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Montevideo, April 19th 2024 - 08:40 UTC

 

 

FMs of Paraguay, Argentina discuss Paraná waterway toll

Thursday, January 25th 2024 - 10:12 UTC
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“It is becoming clear that there are a series of works for which there is a cost,” Mondino told reporters after conferring with Ramírez “It is becoming clear that there are a series of works for which there is a cost,” Mondino told reporters after conferring with Ramírez

Foreign Minister Diana Mondino of Argentina and Rubén Ramírez of Paraguay discussed Wednesday in Asunción the issue of collecting a toll for the use of the Paraná waterway, the binational Yacyretá hydroelectric plant, and other bilateral matters in a sitdown on the sides of the Mercosur gathering.

Paraguay's Foreign Ministry said in a statement that Mondino and Ramírez “made a broad review of the bilateral agenda and decided to continue with the meetings to reach an agreement on the management of the waterway,” which connects Argentina, Bolivia, Brazil, Paraguay, and Uruguay and sparked controversy after the administration of former President Alberto Fernández decided to charge barges sailing through it.

For Paraguay, the waterway represents the way out into the Atlantic Ocean for all its exports not shipped by plane.

“As a first step, bilateral conversations will be held to reach consensus and then present a proposal to the other countries involved,” Asunción also said.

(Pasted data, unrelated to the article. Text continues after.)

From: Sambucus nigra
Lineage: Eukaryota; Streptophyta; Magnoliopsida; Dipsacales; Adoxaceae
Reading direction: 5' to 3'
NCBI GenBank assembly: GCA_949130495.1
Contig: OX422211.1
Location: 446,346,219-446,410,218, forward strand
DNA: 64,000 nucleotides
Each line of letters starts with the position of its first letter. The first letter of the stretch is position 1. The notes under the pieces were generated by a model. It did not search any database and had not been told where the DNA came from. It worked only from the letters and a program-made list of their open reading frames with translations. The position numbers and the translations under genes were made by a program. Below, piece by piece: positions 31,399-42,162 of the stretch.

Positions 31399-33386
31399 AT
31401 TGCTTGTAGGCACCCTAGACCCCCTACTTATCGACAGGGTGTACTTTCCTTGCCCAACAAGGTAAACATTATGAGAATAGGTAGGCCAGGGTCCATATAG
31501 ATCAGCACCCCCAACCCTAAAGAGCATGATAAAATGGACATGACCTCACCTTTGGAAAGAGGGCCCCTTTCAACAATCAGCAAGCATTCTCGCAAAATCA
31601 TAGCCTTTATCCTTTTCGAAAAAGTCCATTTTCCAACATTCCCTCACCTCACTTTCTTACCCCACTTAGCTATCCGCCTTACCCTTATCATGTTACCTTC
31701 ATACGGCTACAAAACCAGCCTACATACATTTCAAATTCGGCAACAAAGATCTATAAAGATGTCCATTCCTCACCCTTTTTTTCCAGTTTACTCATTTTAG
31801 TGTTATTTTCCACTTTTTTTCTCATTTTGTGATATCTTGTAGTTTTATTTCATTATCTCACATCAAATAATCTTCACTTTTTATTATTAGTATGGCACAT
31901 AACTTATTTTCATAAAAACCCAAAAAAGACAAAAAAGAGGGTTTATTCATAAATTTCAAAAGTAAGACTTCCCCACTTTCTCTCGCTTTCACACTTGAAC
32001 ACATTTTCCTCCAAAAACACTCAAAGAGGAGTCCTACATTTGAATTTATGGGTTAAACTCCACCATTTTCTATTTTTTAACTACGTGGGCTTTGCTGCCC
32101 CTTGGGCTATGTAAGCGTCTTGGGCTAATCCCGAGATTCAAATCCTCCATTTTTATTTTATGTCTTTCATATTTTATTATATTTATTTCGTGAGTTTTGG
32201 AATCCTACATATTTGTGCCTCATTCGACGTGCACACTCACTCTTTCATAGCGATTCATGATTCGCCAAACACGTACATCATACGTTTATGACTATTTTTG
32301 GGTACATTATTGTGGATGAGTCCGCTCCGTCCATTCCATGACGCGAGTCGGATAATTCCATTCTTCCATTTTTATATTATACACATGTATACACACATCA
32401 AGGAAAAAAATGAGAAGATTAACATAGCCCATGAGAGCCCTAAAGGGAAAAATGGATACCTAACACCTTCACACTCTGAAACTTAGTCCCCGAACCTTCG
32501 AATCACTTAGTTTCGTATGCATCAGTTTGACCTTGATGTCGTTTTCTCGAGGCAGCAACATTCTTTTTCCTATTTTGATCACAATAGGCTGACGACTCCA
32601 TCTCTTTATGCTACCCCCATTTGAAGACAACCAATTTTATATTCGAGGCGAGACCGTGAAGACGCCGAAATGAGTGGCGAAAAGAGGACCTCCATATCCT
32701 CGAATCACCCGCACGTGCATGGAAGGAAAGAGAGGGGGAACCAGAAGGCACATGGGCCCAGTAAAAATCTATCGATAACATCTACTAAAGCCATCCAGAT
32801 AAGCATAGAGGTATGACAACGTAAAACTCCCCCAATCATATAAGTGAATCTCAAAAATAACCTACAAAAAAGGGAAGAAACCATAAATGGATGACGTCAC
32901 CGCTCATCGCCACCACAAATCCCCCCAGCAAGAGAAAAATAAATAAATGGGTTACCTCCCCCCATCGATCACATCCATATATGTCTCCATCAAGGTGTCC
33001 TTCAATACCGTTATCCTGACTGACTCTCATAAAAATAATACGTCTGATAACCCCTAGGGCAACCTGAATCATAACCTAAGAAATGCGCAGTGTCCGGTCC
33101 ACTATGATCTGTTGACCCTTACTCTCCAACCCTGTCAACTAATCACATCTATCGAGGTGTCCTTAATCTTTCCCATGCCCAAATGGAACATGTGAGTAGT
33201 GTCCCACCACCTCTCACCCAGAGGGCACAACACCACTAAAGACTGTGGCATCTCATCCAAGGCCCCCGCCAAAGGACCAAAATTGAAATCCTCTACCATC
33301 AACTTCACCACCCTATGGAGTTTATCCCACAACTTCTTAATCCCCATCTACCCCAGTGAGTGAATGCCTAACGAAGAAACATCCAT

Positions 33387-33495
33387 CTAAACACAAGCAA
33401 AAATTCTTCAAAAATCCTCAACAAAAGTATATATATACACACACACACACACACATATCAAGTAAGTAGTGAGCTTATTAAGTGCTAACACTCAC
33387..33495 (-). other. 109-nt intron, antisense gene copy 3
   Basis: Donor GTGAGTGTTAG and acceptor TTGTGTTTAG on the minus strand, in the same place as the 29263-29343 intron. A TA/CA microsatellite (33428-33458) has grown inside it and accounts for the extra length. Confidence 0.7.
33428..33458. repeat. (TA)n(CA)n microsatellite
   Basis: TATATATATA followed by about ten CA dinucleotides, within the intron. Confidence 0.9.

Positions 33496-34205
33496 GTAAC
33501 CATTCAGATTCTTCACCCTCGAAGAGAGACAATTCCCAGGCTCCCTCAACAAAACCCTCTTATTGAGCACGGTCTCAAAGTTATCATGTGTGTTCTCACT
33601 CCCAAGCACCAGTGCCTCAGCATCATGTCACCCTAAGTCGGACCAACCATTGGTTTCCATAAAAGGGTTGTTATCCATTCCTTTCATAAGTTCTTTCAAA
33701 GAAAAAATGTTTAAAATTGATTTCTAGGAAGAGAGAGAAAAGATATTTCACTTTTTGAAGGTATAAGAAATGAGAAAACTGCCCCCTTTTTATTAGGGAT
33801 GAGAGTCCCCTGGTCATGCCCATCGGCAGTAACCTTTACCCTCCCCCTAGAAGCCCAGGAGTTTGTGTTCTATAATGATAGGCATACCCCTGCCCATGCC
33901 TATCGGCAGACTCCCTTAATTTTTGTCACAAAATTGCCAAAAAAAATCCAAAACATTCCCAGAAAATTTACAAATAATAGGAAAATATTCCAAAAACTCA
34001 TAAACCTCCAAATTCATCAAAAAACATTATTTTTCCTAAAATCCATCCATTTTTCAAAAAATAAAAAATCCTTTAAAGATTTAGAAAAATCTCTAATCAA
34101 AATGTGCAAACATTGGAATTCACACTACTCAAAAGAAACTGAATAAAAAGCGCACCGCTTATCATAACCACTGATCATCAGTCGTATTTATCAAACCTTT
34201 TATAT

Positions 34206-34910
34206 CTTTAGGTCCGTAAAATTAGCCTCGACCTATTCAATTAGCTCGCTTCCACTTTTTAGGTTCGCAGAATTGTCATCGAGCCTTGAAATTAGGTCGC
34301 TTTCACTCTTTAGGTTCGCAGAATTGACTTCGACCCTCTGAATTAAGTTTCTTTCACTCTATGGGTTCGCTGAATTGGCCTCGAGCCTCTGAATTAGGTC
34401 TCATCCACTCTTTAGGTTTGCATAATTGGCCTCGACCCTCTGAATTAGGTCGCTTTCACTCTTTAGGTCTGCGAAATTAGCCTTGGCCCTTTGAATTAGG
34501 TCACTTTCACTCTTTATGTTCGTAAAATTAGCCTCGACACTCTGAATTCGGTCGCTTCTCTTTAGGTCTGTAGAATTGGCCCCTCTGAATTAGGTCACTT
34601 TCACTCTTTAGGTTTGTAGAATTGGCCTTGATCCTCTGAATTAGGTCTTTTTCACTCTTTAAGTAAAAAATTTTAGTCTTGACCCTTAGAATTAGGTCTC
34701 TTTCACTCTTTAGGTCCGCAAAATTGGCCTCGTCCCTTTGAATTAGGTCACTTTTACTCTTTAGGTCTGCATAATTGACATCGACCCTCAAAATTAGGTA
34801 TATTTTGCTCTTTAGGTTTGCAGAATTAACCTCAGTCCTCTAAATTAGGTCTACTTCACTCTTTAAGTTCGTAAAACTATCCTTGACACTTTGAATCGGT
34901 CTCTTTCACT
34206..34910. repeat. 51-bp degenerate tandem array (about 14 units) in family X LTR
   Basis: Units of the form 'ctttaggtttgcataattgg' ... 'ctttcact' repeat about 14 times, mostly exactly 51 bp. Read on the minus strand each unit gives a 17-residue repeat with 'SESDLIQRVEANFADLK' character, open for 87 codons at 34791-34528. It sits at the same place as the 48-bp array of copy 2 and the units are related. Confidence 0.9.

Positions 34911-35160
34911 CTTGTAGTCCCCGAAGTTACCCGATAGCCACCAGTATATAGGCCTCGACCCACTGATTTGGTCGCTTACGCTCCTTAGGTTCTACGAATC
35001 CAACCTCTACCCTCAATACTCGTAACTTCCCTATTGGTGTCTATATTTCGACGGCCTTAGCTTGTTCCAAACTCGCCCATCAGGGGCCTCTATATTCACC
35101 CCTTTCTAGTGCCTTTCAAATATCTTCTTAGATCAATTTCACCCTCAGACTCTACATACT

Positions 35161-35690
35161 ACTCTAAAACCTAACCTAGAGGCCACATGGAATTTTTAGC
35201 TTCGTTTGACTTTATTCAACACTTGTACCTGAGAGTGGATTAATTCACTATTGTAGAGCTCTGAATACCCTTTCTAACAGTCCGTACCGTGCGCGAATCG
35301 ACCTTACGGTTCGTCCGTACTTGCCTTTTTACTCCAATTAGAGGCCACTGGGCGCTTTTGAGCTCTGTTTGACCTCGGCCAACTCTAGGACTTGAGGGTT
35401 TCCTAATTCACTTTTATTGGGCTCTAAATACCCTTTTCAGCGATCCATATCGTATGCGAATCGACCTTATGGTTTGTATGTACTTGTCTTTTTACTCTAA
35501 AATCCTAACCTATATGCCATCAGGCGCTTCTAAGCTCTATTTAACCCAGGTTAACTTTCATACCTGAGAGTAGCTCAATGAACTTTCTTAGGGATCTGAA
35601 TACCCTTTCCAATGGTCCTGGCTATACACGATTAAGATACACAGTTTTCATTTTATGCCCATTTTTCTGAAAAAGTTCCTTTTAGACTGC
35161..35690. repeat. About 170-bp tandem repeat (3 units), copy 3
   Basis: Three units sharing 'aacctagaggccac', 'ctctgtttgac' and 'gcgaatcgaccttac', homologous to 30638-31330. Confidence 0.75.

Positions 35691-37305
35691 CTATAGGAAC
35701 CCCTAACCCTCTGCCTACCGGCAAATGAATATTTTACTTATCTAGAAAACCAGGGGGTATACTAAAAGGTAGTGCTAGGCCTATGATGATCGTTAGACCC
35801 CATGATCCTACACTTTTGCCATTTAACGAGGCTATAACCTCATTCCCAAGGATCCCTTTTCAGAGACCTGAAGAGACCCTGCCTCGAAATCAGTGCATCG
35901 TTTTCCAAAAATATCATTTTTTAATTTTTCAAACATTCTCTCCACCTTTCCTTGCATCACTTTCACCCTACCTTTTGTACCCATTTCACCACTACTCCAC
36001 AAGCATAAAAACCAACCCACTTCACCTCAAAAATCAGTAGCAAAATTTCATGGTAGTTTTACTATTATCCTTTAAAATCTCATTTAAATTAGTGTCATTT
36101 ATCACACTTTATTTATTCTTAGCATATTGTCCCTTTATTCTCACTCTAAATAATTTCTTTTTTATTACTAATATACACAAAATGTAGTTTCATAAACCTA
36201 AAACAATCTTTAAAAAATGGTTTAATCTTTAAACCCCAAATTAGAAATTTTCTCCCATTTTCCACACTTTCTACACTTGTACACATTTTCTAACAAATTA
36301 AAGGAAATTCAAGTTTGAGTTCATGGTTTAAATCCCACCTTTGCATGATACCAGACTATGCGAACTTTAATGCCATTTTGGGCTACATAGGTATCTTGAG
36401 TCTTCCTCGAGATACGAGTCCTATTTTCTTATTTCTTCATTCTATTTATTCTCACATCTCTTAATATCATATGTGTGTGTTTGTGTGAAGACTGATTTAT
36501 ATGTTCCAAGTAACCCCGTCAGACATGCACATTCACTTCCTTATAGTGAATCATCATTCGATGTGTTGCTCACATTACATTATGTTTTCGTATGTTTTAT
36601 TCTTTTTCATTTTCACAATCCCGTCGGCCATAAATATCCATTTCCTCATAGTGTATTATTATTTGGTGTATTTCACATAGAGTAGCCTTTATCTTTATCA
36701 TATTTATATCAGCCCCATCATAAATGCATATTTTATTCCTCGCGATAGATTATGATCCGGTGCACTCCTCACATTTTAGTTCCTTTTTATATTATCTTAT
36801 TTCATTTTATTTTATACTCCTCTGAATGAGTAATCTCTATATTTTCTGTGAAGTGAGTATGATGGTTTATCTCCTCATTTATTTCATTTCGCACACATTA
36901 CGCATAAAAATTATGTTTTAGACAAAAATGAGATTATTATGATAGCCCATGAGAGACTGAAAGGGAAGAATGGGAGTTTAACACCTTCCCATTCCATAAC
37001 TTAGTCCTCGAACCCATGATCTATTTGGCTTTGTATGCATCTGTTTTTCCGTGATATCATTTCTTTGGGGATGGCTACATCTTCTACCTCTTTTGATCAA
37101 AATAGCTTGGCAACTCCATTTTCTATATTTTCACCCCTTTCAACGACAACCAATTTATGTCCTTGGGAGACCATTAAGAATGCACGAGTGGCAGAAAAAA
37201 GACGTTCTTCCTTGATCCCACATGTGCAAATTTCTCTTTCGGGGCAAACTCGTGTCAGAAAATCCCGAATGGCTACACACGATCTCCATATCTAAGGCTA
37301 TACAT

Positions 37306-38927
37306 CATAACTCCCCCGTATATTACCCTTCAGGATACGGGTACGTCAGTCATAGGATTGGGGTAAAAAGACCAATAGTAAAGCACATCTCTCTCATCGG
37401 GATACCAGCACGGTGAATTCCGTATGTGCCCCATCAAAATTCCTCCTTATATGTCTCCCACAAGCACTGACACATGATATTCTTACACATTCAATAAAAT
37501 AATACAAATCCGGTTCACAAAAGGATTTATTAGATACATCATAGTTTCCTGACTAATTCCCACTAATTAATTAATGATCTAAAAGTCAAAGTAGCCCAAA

“In the coming weeks,” a meeting will take place “to analyze the technical report that will be presented by the Waterway Working Group and from there move forward towards a definitive solution,” it was also explained.

Argentina insisted that the coordinator of the Group of Experts of the waterway countries had produced a report attesting to “the existence of both the works and the services actually provided, for which the toll rate is paid.”

“It is becoming clear that there are a series of works for which there is a cost,” Mondino told reporters. “This cost has to be covered; what has to be determined is by whom and what amount,” she added while admitting her country was in the red toward its partners in the Yacyretá dam. “We believe that with goodwill and a lot of patience, we will be able to resolve this issue,” she said.

Also Wednesday, the Foreign Ministers Affairs of Brazil, Argentina, Uruguay, Paraguay, and Bolivia reviewed Mercosur's trade deal with the European Union (EU). The officials concurred “that it will be a priority to conclude the pending aspects of the negotiations with the European Union and reach the signing of a balanced agreement for both parties as soon as possible.”

“We are going to have a meeting starting tomorrow with Europe and we estimate that, if the interests of each one of the Mercosur countries and its group are contemplated and we reach a balanced agreement, we can proceed,” Ramírez also said.

The ministers also pledged their “technical support” to Bolivia, a partner admitted into the alliance on Dec. 7 that still needs to adjust its domestic legislation to Mercosur standards, a process expected to last about four years.

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